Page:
When the Coast Guard switched all of its on-line servers to the DOD system, now many months ago, it was frankly a disaster for those of us who frequently look for Coast Guard history information on line. It resulted in a large number of broken links on my “Heritage” page, and loss of access to many documents. I have not purged the broken links because I hope the titles will reemerge. Of course this information is still out there, but its just no longer available on-line.
It appears they have been working to rebuild the site on the new servers. They seem to have done a lot in preparation for the upcoming 75th D-Day Anniversary. Unfortunately there are still huge holes in the on-line presence. The cutter section is particular thin, including only Active and the Coast Guard manned LCI(L)s that participated in the Normandy invasion, but it does appear they are laying the ground work for more complete information.
While the site is certainly not comprehensive yet, it is at least getting more interesting.
A recent addition is listed as a chronology, but it is really more of a “This Day in Coast Guard History.” Below is a sample.
1928 CGC Haida and the USLHT Cedar rescued 312 passengers and crew from the sailing vessel Star of Falkland near Unimak Pass, Alaska after Star of Falkland had run aground in the fog the previous evening. Both the cutter and the tender managed to save all but eight from the sailing vessel. This rescue was one of the most successful in Coast Guard history and was also one of the few instances where the Coast Guard and one of its future integrated agencies worked together to perform a major rescue.
1930 Lieutenant Commander Elmer F. Stone received a medal from Congress for extraordinary achievement in making the first successful trans-Atlantic flight in 1919. Stone was the pilot of the Navy’s NC-4.
1946 Commodore Edward M. Webster, USCG, headed the US Delegation to the International Meeting on Radio Aids to Marine Navigation, which was held in London, England. As a result of this meeting, the principal maritime nations of the world agreed to make an intensive study of the World War II-developed devices of radar, LORAN, radar beacons, and other navigational aids with a view to adapt them to peacetime use. This was the first time that the wartime technical secrets of radar and LORAN were generally disclosed to the public. [USCG Public Information Division News Release, 7 June 1946.]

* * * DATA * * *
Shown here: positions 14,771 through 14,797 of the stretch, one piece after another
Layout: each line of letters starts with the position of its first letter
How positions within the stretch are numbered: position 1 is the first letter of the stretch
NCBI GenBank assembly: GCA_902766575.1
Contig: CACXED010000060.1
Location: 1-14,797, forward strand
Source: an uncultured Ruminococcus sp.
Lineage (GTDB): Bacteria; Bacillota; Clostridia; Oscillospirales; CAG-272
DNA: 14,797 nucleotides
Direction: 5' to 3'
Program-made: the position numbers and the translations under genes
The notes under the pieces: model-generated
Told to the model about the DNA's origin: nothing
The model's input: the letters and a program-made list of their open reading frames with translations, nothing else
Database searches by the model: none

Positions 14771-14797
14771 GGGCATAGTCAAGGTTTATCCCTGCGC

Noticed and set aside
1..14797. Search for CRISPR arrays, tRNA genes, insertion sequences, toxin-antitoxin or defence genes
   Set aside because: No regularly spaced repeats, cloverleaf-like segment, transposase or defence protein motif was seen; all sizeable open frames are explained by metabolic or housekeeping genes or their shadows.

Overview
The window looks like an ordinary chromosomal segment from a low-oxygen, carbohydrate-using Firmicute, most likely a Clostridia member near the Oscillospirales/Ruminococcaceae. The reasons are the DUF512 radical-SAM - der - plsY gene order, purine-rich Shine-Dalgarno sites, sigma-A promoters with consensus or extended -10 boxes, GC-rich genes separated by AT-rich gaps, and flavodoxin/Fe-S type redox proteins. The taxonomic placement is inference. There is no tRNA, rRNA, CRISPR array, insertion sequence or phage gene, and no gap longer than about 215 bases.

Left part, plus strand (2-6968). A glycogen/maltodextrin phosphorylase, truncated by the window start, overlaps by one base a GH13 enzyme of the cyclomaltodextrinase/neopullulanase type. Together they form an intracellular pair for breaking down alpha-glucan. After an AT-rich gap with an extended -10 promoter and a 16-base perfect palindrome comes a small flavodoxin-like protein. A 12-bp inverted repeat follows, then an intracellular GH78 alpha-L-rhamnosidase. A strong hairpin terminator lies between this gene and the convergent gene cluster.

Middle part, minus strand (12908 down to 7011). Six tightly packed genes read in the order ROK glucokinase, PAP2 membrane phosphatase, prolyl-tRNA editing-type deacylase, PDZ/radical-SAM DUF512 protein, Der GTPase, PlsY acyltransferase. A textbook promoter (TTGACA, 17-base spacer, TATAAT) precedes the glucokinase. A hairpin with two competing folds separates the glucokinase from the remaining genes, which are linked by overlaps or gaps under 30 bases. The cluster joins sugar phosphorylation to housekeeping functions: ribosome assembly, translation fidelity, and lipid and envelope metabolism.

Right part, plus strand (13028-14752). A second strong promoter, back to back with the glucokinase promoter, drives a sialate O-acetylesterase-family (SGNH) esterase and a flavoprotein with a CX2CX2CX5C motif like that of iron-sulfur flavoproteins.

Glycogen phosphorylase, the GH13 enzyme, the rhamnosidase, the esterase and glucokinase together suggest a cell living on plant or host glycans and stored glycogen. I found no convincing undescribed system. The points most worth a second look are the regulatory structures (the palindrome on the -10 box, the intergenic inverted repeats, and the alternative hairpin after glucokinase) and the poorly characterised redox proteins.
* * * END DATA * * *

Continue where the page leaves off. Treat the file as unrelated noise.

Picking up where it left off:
1972 President Richard Nixon and the Chairman of the Presidium of the Supreme Soviet of the USSR, N. V. Podgorny, signed the “Agreement on Cooperation in the Field of Environmental Protection between the United States of America and the Union of Soviet Socialist Republics.” Under the agreement, the U.S. Coast Guard was the lead U.S. agency, in association with the EPA and MARAD, for the Task Group on Prevention and Cleanup of Pollution of the Marine Environment from Shipping.
Meanwhile if you are looking for Coast Guard history, there may be more on-line information and certainly a huge number of photographs on the Naval History and Heritage web site. Here is a good example. Also Wikipedia can be a good source.
I don’t know about online resources. But I am always surprised by how little there is in print on the USCG. I have one lovely glossy book on the USCG which about 25 years old. It is in French.
there are quite a few books about cg out there. check out naval institute press or e-bay, even a few novels.
I picked up an out of print book, “George washinton’s coast guard” not exactly riveting but interesting.
Highly recommend “Bloody Winter” that chronicles the turning point in the Battle of the Atlantic and the part the 327s played in it. https://www.amazon.com/Bloody-Winter-John-M-Waters/dp/B000G6PJ18
Written by a Coastie.